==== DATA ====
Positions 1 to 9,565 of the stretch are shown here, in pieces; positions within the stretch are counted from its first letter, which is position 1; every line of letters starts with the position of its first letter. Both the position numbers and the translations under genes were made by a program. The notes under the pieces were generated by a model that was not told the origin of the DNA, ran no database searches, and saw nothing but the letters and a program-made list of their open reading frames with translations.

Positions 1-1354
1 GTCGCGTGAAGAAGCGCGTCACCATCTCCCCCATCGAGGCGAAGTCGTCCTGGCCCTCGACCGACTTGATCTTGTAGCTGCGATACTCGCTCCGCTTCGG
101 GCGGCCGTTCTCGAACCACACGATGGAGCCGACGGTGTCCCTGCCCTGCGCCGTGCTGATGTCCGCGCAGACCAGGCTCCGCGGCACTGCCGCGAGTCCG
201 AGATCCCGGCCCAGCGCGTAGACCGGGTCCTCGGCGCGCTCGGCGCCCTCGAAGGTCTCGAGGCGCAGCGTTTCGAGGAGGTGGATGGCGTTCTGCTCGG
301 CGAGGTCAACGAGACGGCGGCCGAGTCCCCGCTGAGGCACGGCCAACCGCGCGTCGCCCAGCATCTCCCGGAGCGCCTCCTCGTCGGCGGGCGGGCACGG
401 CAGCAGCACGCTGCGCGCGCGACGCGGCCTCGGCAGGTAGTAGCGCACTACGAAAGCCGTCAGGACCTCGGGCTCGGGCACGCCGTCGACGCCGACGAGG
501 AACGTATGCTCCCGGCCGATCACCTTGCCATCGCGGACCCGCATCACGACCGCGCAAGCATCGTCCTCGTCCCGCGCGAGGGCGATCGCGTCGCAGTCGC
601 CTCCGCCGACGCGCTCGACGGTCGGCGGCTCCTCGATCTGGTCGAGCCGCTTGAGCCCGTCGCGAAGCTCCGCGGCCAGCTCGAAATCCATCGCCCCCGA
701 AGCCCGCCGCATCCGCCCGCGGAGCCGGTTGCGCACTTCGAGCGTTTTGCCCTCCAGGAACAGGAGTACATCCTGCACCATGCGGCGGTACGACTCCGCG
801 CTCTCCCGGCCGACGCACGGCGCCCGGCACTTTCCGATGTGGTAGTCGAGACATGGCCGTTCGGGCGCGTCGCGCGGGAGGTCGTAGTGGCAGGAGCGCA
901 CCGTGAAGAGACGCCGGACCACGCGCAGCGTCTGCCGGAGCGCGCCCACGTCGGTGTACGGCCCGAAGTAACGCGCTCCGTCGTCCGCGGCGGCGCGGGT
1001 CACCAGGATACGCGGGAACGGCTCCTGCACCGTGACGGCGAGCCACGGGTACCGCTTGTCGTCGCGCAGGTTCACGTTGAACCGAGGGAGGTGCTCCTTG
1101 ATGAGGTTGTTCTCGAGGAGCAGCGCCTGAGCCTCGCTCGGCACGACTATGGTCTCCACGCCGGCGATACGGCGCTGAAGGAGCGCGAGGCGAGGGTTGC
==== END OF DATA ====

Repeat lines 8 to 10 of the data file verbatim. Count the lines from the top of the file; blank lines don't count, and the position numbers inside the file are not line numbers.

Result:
501 AACGTATGCTCCCGGCCGATCACCTTGCCATCGCGGACCCGCATCACGACCGCGCAAGCATCGTCCTCGTCCCGCGCGAGGGCGATCGCGTCGCAGTCGC
601 CTCCGCCGACGCGCTCGACGGTCGGCGGCTCCTCGATCTGGTCGAGCCGCTTGAGCCCGTCGCGAAGCTCCGCGGCCAGCTCGAAATCCATCGCCCCCGA
701 AGCCCGCCGCATCCGCCCGCGGAGCCGGTTGCGCACTTCGAGCGTTTTGCCCTCCAGGAACAGGAGTACATCCTGCACCATGCGGCGGTACGACTCCGCG